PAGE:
Yet despite such optimistic views, trust in the media is still low (at 27 percent for newspapers according to the report) and new research that surveyed 19,000 American adults age 18 and older shows that people struggle with navigating through the abundance of information.
The past year was a somber one for democracies around the world, as distaste for political institutions and political elites reached a breaking point. Brexit triumphed over common sense, and united defense, in England. Extreme right-wing politicians continued their march to power in continental Europe. And the U.S. Electoral College victory of Donald Trump secured the election of a populist demagogue who openly criticizes the democratic system.
A parent or teacher might wonder at the world of cyberthieves and hackers and think, “If only they used all that brain power for something positive.”
On Tuesday, White Ops, a security company that specializes in tracking online advertising, released an astonishing report about a ring of thieves based in Russia that created a huge number of fake news sites meant to look like real news sites and hundreds of thousands of bots meant to act like real users.
This is FRESH AIR. I’m Dave Davies in for Terry Gross. So do you remember reading that Hillary Clinton paid Jay Z and Beyonce $62 million dollars for performing at a rally in Cleveland before the election? You might have, but the story is false, one of many posted on hyper-partisan websites and spread by aggressive social media campaigns during the presidential election.
We hear a lot about the many things that are disrupting the American workplace: the decline of manufacturing, demographics, globalization, automation and, especially, technology. And it’s true — all of those are roiling the world of work, not just in America but worldwide.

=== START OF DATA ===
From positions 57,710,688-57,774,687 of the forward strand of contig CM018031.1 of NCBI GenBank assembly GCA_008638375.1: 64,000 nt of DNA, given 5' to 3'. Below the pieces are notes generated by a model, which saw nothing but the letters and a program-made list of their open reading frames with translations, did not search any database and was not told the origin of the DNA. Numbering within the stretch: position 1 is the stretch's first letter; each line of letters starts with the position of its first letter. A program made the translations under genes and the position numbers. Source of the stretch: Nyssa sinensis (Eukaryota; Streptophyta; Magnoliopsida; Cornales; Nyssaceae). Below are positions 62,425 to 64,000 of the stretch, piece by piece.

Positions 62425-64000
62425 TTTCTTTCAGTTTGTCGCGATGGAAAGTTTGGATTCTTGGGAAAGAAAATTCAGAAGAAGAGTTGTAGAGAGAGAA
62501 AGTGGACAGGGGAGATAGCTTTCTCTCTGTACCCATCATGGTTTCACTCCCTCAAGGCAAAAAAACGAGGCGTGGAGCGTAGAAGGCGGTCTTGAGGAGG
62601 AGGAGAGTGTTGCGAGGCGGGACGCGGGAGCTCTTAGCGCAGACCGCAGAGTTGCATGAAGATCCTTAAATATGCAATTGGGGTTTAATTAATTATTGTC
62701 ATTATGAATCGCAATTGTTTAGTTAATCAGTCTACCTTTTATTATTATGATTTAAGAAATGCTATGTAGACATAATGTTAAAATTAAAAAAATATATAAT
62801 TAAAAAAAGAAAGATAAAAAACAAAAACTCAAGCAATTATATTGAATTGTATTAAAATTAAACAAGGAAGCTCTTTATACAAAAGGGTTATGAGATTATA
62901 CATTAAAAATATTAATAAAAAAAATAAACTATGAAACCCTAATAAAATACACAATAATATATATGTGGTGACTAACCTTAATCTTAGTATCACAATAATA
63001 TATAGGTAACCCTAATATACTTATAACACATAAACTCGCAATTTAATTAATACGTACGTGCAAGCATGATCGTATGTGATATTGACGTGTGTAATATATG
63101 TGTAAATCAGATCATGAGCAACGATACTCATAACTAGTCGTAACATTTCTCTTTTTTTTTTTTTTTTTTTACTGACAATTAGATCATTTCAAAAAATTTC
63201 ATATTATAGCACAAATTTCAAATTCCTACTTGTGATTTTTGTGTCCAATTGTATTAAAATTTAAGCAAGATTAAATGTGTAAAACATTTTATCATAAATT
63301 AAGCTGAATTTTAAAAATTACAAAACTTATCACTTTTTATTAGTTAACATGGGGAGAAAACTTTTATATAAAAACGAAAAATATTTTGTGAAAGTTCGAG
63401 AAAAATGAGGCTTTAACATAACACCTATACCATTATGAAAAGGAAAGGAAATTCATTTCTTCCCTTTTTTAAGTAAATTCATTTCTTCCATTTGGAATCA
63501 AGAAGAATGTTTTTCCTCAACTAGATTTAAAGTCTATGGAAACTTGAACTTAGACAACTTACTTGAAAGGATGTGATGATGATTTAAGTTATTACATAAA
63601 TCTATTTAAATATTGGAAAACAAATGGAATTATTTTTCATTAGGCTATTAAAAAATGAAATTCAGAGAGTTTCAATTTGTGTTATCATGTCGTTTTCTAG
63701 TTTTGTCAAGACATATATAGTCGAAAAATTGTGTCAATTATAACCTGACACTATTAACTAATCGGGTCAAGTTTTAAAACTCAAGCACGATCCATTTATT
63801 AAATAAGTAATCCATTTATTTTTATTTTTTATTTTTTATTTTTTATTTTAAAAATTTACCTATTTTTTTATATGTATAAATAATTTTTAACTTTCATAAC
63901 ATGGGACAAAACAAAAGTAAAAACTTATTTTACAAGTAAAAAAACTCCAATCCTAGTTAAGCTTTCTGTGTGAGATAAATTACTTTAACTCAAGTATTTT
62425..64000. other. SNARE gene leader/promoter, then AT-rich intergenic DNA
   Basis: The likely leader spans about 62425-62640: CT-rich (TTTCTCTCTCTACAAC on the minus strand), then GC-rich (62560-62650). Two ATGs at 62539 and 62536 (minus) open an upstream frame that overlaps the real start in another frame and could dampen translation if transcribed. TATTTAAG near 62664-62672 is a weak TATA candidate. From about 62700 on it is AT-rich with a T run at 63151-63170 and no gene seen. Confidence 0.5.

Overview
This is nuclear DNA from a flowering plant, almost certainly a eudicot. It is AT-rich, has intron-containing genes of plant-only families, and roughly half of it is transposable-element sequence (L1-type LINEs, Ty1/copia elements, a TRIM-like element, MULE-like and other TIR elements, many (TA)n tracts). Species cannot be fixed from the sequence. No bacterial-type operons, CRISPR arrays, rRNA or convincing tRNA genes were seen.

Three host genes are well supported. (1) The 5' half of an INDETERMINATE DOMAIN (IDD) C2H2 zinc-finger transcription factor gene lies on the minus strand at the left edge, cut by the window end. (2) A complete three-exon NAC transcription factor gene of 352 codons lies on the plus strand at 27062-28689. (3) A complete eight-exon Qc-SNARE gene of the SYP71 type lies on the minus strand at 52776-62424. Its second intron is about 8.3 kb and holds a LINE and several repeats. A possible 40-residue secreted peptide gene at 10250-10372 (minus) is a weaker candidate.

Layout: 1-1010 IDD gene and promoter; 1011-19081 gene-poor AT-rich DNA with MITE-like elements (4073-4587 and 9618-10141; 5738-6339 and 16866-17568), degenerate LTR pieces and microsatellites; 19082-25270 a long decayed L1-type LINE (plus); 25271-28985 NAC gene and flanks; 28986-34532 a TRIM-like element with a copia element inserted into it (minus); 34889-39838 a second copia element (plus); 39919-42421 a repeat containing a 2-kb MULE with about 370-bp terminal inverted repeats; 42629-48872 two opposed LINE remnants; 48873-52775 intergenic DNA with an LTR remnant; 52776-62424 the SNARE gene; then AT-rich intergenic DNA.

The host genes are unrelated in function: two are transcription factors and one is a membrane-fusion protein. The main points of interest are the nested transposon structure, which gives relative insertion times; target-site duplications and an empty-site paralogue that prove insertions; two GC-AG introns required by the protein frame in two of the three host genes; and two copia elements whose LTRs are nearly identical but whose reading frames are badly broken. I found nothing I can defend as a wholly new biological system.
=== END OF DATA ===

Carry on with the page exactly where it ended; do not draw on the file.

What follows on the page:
I remember when I didn’t have opinions about everything. There were many, many events that happened in the world, and I was either blissfully unaware or simply an observer without much of a reaction at all.
Working in the news business, I pay pretty close attention to what’s going on both locally and around the world. With television news, traditional newspapers, Twitter, Facebook and even Snapchat, there’s an unlimited number of places I can learn more about what’s going on in the world, ranging from celebrity gossip to the tragedies currently taking place in Syria.
Eric Tucker, a 35-year-old co-founder of a marketing company in Austin, Tex., had just about 40 Twitter followers. But his recent tweet about paid protesters being bused to demonstrations against President-elect Donald J. Trump fueled a nationwide conspiracy theory — one that Mr. Trump joined in promoting.
We all know the drill: There is a guaranteed consequence for not telling the truth. We have learned this early on in the popular parlor game that has kept us entertained at parties and get-togethers during our younger years. And even back then, there were occasions when we intentionally opted for the consequence, no matter how ridiculously difficult it was, because truth has its way of making us uncomfortable.
Something is deeply wrong when the pope’s voice, reputation and influence can be borrowed by a source that describes itself as “a fantasy news site” to claim that he has endorsed a presidential candidate, and then be amplified, unchallenged, through a million individual shares.
The attention paid to fake news since the election has focused largely on fabrications and outright lies, because they are indefensible, easy to identify and extraordinarily viral. Fake news is created by the kinds of people who, when asked, might call their work satire, or admit that they’re in it for the money or for the thrill of deception. Theirs is a behavior that can and should be shunned, and that Facebook is equipped, and maybe willing, to deal with.